After I released the open beta version of SwiftBraille in 2-15-2016, I’ve been working on the official version of the app, by contacting the blind, visually impaired and technician users to test the app from different Android versions, different devices and more! I know that SwiftBraille needs a lot of functions to be implemented, and that what I’m working on!
SwiftBraille is a soft keyboard available for free on Google play store, to let the blind type using Braille language in Arabic and English, but with a new and different idea, by connecting the needed Braille dots together to type letters, numbers and more! For more information about the project, please visit “About the project” page.
The official version of the app contains A LOT of updates and new features, in this post we’ll focus on the most important features, if you want to look into the full logs, please visit “What’s New” page.
– Set a height of the keyboard: In the official version, the user is able to set a height of the keyboard, you can set (%30, %50, %70, or %100) of the screen. The height of the keyboard includes portrait or landscape! So you’ve to choose the best height based on your screen dimensions. This feature is a great one, you can reply to anyone or even mention someone on Facebook without closing the keyboard each time! Because there’s a space to interact with the opened app when the keyboard is opened as well. I would recommend to choose %50 as the best height for the keyboard. The default height is %100.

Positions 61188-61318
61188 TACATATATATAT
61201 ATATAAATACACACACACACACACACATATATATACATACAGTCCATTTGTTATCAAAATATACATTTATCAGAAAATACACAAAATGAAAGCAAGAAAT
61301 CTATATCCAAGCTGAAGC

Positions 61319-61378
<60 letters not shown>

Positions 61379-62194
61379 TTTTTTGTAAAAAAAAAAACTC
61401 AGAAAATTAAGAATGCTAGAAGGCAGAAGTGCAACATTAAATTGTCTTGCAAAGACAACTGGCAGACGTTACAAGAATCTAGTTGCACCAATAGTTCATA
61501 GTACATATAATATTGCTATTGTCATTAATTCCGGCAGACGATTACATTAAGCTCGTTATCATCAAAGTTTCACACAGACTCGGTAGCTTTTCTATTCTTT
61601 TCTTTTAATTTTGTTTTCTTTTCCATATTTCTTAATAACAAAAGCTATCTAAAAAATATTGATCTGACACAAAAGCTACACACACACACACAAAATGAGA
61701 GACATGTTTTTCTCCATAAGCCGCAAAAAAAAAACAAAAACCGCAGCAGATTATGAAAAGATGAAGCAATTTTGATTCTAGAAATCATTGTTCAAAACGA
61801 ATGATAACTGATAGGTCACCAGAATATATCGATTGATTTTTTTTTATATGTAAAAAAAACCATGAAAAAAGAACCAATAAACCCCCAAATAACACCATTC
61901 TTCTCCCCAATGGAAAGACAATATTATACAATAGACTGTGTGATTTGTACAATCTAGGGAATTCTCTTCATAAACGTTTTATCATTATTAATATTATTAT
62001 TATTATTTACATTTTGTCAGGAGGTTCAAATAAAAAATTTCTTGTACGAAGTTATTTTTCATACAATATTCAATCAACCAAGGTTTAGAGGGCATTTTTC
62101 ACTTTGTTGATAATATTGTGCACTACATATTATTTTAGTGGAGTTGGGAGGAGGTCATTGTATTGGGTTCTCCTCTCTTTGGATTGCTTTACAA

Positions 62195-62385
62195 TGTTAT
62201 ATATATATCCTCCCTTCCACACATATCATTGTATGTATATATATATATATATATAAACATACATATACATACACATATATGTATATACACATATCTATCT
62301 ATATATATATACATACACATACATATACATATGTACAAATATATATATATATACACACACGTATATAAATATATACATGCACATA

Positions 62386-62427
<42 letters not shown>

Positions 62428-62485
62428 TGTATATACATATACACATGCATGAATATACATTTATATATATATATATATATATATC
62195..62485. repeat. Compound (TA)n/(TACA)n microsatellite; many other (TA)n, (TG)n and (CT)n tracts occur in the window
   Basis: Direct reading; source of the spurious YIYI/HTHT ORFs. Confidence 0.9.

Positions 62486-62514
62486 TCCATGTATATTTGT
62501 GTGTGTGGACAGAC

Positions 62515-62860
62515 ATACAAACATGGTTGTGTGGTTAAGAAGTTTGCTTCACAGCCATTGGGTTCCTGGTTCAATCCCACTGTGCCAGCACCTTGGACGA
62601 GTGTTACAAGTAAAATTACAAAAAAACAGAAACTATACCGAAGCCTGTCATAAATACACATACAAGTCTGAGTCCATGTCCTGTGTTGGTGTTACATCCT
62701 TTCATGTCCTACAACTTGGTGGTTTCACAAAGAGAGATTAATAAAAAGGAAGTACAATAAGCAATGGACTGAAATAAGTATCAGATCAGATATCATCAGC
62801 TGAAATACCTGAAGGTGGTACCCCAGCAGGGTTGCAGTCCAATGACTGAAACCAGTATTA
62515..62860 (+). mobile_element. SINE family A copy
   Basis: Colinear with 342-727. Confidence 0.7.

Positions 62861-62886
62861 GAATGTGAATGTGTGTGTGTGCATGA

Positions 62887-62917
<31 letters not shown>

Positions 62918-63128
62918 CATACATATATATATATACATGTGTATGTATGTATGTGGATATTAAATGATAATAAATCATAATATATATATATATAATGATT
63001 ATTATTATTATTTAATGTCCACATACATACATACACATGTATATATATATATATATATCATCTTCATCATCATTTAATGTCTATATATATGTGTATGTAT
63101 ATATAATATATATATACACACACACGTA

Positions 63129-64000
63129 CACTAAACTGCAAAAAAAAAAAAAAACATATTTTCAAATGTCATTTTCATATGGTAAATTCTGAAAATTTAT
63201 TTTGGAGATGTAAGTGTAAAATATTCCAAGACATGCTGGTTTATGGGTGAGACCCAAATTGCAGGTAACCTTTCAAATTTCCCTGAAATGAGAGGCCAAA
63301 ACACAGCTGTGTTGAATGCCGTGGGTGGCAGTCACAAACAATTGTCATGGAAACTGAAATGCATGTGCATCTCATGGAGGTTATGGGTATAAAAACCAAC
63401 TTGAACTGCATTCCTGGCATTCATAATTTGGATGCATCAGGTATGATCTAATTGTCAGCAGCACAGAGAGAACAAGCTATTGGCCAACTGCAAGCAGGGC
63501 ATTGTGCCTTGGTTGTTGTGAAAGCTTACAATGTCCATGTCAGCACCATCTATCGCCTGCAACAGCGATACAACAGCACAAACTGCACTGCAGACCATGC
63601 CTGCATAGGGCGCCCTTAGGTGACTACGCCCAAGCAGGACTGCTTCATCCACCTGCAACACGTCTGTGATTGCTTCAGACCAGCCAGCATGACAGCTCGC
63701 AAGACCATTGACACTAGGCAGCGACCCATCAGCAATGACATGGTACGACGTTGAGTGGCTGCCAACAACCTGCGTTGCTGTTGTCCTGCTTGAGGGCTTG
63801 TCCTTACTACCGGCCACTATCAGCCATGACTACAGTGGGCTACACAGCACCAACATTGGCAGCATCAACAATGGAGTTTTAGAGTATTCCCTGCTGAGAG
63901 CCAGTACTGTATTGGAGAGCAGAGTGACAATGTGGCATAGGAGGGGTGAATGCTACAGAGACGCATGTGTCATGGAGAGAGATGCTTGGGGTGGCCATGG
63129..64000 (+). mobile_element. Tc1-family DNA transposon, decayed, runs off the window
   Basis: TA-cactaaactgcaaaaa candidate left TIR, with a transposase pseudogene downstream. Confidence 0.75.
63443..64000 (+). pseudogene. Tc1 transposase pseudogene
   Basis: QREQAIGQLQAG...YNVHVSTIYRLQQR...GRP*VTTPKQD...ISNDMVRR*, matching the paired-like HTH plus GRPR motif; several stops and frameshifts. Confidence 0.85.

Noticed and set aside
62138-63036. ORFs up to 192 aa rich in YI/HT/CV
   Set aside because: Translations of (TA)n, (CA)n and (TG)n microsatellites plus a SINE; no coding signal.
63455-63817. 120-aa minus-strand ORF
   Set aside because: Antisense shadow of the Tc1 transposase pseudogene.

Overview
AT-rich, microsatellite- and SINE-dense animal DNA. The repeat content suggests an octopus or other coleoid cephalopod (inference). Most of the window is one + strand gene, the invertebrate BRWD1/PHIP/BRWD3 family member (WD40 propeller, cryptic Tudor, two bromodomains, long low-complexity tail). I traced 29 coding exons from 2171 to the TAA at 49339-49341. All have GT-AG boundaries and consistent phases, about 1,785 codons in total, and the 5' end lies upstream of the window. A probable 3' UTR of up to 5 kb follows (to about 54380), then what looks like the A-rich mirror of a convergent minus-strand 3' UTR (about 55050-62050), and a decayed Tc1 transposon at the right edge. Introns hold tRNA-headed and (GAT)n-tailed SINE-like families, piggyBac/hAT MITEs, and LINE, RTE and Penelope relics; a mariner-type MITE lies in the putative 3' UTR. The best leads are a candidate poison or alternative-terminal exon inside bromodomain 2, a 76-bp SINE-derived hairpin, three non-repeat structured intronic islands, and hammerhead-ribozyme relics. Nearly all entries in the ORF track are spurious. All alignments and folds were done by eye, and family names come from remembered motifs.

– App shortcut icon, and informative main screen: The official version of SwiftBraille contains a shortcut icon when you downloaded the app from Google play store. After the user opened the app, the main screen contains needed information of how to activate the keyboard and make it as a default keyboard, Braille dots positions, go to app settings and of course how to use gestures!
– New gestures: The official version contains a new gestures, like to delete the last word or even the whole text! By swiping to left or right based on the text direction. You can know more details about gestures from here.
– More settings, more customization: More settings have been added as well in the official version of SwiftBraille, vibration and sounds when the user tap/moves over Braille dots. You can see some of new settings described here.
– A new popup menu: You hate gestures? Not compatible with your screen reader? You can use the popup menu and do a lot of functions from there without gestures! You can change the keyboard language, the keyboard type, manage texts (Lollipop and lower), open app settings, and the last hide the keyboard!
To show the popup menu, by long tap in the middle of the keyboard (between Braille dots locations), and the popup will be shown. More details about the popup menu, here.
– New Braille codes, and fixed others: In the official versions, and based on some reports, a set of new Braille codes have been added, and fixed others as well. More details about what is supported by SwiftBraille, please visit “How to Use” page.
– Arabic blog: As the content is very important for this project, I’ve launched the Arabic blog with the official version of the app, if you can read Arabic, you can visit the Arabic blog from here.
Finally, you can be a part of this project and help the developer in many ways! Please visit “Support the Project” page and thanks for your help 🙂